Live & Learn
September, 2013 - Issue #107
Courtesy of Shutterstock
Courtesy of Shutterstock
What is "Relevant Curriculum," Anyway?
As a parent, you probably have a lot of questions about your kid's school experience: What is my child's teacher like? Who do they play with? What are they learning? What might not be on that list - but should! - is this quandary: "Is the curriculum used to teach my child relevant?"

But wait: First you must determine what the curriculum should be relevant to.

If you're a parent who wants to put their child on a trajectory for success in the 21st century, there's your answer: curriculum should be relevant to success.

Here are the questions you should ask your child's teacher - or reflect upon them yourself, based on your own observations of classroom and/or homework patterns:
• Is this curriculum relevant to my child's success in high school, college and beyond?

• Is this curriculum relevant to my child's ability to successfully, safely, thoughtfully and critically engage with today's technologically-driven world?

• Is this curriculum relevant to my child's future career success in a fast-paced, multi-lingual global marketplace?

• Is this curriculum relevant to my child's successful ability to clearly, persuasively and safely articulate themselves in speech, writing and argument across a variety of in-person and technologically-mediated platforms?

• Is this curriculum based on the proven-successful pedagogical best-practices of today?

Determining the answers to these questions can be easier when you know what to look for. You can use Legacy Christian Academy's kindergarten-through-eighth-grade curriculum as an example of relevancy for success.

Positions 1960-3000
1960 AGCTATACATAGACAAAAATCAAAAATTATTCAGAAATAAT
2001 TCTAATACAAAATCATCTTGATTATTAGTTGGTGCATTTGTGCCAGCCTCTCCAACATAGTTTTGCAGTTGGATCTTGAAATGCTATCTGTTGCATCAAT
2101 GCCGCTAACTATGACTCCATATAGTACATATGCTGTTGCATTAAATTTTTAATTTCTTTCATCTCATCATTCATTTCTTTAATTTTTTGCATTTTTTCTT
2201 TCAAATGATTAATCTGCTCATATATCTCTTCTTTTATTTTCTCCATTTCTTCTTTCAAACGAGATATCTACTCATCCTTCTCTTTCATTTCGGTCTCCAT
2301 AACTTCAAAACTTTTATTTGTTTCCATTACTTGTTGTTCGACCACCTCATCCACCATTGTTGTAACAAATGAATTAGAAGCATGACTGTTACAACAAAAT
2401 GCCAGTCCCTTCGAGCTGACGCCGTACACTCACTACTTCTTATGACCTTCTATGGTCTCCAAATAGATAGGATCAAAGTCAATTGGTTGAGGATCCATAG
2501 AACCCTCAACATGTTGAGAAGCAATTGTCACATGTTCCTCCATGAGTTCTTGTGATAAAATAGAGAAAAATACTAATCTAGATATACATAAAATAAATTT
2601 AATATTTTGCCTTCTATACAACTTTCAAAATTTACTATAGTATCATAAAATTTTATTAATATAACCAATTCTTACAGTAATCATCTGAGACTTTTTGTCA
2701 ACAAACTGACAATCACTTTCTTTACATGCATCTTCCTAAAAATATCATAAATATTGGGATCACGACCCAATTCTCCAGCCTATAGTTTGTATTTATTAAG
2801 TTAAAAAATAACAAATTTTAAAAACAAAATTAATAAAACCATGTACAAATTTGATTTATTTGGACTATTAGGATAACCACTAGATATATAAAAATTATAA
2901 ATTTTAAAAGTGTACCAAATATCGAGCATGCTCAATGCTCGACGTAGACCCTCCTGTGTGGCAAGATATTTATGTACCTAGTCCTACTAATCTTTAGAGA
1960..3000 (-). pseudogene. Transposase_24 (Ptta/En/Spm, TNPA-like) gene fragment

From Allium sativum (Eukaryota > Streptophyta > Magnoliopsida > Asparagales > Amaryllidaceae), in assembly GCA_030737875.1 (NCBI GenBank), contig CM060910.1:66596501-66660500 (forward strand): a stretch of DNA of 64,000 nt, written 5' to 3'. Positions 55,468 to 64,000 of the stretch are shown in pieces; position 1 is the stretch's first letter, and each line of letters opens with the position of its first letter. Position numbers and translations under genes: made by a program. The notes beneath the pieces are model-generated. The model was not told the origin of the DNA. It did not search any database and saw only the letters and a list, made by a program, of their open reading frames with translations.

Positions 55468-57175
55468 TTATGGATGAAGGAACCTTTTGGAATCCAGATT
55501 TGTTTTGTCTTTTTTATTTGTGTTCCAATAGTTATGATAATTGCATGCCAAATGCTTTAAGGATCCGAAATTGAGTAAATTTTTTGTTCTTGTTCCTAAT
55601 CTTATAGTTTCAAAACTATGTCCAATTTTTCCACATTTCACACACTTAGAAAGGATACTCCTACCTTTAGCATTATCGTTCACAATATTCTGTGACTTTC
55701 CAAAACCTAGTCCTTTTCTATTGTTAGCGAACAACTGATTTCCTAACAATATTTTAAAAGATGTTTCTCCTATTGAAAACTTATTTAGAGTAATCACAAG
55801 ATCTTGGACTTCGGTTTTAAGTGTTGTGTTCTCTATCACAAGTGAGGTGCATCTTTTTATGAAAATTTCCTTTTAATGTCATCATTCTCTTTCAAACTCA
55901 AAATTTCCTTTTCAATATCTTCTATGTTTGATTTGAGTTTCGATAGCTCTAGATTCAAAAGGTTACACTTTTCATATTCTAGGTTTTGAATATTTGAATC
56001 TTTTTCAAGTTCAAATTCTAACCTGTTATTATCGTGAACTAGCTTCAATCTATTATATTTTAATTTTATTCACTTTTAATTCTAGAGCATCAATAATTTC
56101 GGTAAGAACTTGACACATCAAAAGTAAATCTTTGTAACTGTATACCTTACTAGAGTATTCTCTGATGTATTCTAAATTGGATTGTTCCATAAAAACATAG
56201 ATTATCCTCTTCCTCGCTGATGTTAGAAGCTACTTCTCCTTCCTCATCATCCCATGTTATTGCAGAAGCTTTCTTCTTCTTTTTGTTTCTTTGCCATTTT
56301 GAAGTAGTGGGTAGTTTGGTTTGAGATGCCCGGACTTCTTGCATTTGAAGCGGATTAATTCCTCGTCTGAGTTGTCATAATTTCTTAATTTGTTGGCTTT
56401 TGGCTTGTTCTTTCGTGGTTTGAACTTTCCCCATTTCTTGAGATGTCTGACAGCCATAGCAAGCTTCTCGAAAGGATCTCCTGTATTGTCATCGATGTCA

After just a few minutes on the Legacy campus, you'll note the following: children as young as kindergarten learning Spanish and Mandarin, the global language of business; kids safely engaged in technological development, creating PowerPoint demos, building computers from the ground up and working on NASA space projects; children having fun "playing" with Gigi, the mascot of ST MIND Math, a spatial-temporal math program that has been proven to raise test scores in Ivy League studies; kids "learning how to learn" in small groups lead by passionate teachers who have experience preparing students for success in the academically-competitive realm of high-school honors and AP courses; advanced-math students taking 10th-grade Geometry in eigth grade; and much more. 257-7377

Courtesy of Shutterstock
Courtesy of Shutterstock
You can Still Sign your Child Up for Free Transitional Kindergarten & Here's Why You Should
Transitional kindergarten is a modified kindergarten curriculum that is designed for learners turning 5 this fall, between October 2 and December 2.

Why is this program so important? For years, children in California were allowed to enroll in kindergarten if they turned 5 before December 2 of the academic year. While technically eligible for kindergarten, many children born towards the end of the calendar year have been shown to struggle academically, socially and emotionally. Think about it: Most kindergarten classrooms have children born in January and February. These kids are almost a year older than their October- and November-born classmates.